Sunil Chandiramani, Partner and National Leader of Advisory Services at EY has over two decades of experience in assisting companies. He discusses consultancy in India with Manu Kaushik. Edited excerpts:
Q. How have your consulting business offerings changed in recent years?
A. At a point of time we were all on point-solutions. (Today) we are clear that if we go to market with point solutions, it will be disastrous because you are only attempting at taking a solution and finding a problem. That's not what it is all about.
We have consciously now moved out from that to what we call issue-based solutions. More often than not, a client really has an issue and he wants a solution delivered. Normally, we have seen that if you really want to solve a big issue for a client, you need a whole bunch of competencies.
For example, if I am talking to a client who's in the FMCG industry and he has a problem which might be that he wants to increase market share. Today, I am lagging behind on market share and I want to do a series of things to get my market share closer to the top.
So, what's preventing him from getting there? It can be several different things. It could be something wrong with strategy or the execution of the strategy.
We are moving more towards platform-based consulting where our ability is to bring in sector-expertise and domain-expertise and then to craft an answer and help implement that.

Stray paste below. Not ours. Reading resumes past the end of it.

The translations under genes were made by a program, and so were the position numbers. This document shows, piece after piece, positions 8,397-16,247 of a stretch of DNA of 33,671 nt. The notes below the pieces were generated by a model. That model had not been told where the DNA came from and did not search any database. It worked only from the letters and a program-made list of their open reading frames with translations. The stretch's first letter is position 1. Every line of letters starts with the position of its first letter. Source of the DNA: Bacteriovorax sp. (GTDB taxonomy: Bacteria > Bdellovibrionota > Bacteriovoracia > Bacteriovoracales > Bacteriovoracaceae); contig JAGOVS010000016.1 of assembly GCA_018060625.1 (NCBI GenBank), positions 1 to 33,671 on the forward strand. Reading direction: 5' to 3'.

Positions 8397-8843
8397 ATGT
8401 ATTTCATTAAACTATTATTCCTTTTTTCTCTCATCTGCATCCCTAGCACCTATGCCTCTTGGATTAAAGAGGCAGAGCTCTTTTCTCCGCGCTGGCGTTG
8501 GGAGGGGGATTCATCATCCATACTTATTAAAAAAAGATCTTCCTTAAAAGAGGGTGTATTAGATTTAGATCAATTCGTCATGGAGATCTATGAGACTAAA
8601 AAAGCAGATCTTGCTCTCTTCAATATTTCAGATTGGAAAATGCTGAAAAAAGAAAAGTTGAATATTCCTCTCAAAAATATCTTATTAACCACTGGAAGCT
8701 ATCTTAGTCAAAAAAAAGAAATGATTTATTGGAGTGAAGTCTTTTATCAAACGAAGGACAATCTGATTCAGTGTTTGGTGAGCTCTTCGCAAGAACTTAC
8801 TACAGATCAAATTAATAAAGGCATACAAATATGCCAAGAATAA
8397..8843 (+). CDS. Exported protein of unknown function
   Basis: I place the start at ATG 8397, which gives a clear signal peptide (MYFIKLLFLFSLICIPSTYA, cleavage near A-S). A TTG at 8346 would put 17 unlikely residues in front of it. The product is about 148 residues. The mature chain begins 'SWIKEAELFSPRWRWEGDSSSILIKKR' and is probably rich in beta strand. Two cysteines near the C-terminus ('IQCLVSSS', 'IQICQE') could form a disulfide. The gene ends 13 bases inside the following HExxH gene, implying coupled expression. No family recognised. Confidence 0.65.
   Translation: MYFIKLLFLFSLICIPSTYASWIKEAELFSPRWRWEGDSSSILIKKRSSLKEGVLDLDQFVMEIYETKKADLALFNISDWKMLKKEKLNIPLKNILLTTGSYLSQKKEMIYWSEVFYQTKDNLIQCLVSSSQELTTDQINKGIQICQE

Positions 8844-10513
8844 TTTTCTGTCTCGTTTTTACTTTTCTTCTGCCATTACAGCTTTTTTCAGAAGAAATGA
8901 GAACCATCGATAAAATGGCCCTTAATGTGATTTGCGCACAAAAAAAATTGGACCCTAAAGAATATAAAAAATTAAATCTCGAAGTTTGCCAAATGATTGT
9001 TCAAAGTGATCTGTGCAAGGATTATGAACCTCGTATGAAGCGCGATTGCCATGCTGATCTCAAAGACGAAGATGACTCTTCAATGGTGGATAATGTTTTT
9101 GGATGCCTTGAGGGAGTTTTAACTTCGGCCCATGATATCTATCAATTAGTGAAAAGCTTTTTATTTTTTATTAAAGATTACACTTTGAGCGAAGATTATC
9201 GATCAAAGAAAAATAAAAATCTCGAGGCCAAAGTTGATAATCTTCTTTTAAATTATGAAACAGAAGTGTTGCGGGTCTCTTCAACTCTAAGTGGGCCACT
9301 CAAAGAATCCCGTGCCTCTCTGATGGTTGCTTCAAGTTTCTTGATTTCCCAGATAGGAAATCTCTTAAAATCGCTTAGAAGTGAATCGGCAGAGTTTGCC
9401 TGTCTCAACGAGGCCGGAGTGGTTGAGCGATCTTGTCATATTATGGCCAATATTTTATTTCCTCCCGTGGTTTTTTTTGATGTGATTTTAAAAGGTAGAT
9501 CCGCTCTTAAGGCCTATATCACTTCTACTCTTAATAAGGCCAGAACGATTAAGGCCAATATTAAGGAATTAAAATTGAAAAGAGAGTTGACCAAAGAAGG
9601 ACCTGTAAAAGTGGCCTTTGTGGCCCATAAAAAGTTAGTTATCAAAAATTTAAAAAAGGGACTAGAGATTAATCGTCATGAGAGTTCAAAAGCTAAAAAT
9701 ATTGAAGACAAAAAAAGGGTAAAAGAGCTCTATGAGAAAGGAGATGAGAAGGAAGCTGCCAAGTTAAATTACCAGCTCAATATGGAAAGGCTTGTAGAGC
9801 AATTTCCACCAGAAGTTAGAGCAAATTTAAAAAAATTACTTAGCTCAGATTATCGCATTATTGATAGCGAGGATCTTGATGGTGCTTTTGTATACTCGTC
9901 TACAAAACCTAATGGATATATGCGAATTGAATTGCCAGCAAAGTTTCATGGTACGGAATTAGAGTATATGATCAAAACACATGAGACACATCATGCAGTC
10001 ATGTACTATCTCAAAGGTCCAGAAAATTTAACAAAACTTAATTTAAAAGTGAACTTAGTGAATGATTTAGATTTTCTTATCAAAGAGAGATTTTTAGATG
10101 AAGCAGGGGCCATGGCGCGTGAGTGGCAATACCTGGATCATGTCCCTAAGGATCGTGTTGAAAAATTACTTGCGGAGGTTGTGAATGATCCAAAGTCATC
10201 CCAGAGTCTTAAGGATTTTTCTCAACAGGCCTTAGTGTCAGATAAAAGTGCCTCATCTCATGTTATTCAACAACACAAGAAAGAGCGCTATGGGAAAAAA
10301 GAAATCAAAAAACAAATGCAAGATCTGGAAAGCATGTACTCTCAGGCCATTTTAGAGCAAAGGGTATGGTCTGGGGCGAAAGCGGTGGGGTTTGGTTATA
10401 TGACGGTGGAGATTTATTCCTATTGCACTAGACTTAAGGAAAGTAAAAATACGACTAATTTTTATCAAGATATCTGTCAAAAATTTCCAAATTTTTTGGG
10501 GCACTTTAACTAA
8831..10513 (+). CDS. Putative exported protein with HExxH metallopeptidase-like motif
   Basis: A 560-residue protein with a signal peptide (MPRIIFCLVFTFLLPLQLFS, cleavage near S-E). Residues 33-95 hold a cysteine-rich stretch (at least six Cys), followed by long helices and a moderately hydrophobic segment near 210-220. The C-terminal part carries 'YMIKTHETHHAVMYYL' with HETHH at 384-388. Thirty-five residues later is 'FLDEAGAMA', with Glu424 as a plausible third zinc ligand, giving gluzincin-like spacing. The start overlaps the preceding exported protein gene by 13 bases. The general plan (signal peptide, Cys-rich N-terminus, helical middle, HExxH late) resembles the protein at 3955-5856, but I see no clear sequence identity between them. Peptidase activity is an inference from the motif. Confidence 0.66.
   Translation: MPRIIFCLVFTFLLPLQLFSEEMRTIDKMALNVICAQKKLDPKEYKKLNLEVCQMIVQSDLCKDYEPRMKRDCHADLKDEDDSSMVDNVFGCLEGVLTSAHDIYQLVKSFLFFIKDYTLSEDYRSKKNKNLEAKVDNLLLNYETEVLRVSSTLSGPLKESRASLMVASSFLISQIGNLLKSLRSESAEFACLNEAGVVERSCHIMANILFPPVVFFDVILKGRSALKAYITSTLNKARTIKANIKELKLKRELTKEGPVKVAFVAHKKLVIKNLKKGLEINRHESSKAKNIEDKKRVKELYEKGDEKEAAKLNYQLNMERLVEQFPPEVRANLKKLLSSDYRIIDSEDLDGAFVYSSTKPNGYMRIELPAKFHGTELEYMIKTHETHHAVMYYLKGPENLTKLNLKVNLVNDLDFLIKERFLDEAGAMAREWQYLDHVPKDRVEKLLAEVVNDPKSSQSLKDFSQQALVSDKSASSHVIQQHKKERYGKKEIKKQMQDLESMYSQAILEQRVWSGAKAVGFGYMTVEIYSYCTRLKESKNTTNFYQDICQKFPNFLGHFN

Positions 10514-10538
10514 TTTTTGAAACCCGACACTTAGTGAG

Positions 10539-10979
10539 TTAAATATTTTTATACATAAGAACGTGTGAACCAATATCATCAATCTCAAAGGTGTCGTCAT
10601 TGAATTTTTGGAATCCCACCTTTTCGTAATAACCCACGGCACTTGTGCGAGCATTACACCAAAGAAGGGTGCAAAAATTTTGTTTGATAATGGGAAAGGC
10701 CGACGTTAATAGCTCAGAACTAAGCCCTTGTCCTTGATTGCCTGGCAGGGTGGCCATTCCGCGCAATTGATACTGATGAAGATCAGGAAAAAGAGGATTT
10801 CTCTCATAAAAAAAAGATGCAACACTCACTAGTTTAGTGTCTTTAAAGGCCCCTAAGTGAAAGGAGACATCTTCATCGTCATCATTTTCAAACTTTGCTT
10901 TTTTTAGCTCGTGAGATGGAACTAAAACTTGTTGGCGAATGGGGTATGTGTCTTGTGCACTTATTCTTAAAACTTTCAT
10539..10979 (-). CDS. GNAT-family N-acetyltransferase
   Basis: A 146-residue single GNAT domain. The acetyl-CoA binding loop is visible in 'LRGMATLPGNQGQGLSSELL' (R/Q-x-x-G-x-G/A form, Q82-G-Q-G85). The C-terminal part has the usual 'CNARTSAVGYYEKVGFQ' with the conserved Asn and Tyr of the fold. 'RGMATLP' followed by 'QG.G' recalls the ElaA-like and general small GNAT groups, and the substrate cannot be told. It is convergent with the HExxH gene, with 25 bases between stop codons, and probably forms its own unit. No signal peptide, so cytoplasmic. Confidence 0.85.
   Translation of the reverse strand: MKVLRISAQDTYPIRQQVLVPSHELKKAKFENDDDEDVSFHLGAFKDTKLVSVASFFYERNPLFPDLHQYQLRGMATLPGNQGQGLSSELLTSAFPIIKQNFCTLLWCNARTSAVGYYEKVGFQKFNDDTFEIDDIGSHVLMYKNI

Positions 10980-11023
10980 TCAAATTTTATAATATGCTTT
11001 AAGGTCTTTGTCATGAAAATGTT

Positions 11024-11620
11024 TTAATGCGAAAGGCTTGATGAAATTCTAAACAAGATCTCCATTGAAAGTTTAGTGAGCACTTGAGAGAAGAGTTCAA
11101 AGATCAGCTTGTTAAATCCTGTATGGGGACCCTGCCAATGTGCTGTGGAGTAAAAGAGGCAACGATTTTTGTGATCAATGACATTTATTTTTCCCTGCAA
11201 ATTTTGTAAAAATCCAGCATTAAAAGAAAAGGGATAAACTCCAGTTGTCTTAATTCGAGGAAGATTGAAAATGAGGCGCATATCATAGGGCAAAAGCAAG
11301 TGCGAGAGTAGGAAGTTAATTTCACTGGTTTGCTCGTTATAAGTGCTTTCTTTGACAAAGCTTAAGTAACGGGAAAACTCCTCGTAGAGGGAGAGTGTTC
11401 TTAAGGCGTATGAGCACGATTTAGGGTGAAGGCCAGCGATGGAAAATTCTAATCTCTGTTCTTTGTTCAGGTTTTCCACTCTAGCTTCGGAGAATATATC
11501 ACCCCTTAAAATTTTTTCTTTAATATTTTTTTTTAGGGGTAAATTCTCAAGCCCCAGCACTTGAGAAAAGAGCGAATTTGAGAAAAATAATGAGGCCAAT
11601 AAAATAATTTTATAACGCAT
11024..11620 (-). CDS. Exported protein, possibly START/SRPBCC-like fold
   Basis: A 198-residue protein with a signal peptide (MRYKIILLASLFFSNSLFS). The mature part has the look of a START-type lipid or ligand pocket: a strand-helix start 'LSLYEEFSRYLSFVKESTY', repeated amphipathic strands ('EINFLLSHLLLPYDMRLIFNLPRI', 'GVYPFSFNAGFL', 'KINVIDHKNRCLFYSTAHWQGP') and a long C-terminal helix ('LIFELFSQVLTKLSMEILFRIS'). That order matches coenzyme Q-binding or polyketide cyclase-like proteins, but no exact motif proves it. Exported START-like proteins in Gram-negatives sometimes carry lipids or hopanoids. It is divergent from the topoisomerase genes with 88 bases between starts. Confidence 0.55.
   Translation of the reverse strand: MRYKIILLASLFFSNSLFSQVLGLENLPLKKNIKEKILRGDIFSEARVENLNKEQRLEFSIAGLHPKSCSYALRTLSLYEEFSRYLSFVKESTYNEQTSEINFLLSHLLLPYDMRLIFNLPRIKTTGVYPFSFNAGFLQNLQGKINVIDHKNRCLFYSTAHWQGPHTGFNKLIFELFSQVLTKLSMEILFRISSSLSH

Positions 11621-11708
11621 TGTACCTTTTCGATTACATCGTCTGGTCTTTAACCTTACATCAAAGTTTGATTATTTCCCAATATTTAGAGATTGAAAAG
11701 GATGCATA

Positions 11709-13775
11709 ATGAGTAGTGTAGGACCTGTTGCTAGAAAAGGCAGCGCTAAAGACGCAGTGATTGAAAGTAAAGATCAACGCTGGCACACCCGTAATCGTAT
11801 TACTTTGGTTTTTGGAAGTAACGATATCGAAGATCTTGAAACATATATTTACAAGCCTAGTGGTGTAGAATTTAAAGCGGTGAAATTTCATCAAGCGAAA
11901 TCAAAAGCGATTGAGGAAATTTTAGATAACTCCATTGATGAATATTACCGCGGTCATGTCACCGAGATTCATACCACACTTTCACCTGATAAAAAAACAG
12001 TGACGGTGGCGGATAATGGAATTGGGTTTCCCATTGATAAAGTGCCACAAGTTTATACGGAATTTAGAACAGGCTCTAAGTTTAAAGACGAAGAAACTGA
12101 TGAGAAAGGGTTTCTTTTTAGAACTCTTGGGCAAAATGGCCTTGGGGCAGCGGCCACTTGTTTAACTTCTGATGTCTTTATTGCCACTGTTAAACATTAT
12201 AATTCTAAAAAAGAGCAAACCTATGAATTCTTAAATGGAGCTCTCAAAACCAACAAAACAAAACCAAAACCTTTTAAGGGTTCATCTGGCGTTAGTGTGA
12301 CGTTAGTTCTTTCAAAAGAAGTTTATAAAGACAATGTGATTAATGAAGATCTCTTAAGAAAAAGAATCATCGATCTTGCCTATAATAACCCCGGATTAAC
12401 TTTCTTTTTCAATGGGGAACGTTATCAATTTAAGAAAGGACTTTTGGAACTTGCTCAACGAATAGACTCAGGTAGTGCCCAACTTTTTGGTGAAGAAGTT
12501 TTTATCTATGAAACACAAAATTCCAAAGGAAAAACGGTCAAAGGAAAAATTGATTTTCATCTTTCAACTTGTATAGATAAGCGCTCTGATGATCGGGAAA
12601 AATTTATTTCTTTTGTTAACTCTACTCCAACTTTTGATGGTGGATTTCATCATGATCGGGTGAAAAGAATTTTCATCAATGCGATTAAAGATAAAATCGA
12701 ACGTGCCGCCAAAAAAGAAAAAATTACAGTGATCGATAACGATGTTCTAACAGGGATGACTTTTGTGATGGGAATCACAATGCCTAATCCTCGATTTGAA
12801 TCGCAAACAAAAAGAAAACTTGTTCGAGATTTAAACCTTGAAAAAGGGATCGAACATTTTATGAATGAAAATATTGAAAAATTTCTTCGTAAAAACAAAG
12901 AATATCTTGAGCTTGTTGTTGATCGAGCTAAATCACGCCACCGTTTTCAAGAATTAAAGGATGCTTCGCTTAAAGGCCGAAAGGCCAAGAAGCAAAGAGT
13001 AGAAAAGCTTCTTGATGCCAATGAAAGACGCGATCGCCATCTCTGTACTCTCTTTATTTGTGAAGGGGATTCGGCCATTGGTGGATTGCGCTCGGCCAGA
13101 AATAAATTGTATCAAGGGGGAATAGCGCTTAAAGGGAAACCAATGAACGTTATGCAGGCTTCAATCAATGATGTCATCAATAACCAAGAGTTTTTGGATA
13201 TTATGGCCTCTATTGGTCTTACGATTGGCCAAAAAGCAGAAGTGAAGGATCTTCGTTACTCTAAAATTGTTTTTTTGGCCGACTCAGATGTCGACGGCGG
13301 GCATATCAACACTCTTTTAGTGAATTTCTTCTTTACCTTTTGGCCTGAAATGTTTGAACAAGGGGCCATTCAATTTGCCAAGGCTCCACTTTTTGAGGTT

Clients want to drive higher level of performance. In all those cases, we find that as a better consulting model. In a lot of the cases, you actually co-build what's going to be the journey to the end result.
Rather than just turning around and saying here you go I will spend six to eight weeks with you. Here's the strategy side of it and one guy will come on a regular basis and drive it through. It doesn't work.
Anything that is cross-competency which is very sector-focused where we can help deliver that journey is our play. That's the strength of our consulting model.
Q. Which sectors are you focusing on?
A. We have got several sectors where we are extremely strong. They include financial services, government, telecom and technology, consumer products, pharma and life sciences.
One part of our strength is sectoral expertise, the other part is competencies. Even if you look at supply chain, it is a very broad term. Within supply chain, you can have procurement, network planning, production planning, sales and distribution.
There are a multitude of competencies that exist. You will need to club these competencies with that sector and that's what you need to get to solve the client's problem.
Q. What kind of growth you are seeing in your consulting business in India?
A. Over the five to six years, we have been heavily investing and growing our consulting business in India. In five years, we are growing at 35 per cent year-on-year. Even though our size is growing bigger, we are yet carrying on a certain growth trajectory. A large part of our growth is driven by Indian companies.
Q. Why do companies need consultants when they can hire people to transform their companies?
A. Consultants are used for a specific purpose. You don't want them for day-to-day operations. You want them to implement change or transform certain things. The employees within an organization have a day job to do. The employees are also coloured by personal motives. When a consultant comes, he comes with an open point of view and ready to challenge the status quo. He is not bound by your past legacies. His day job is to transform.
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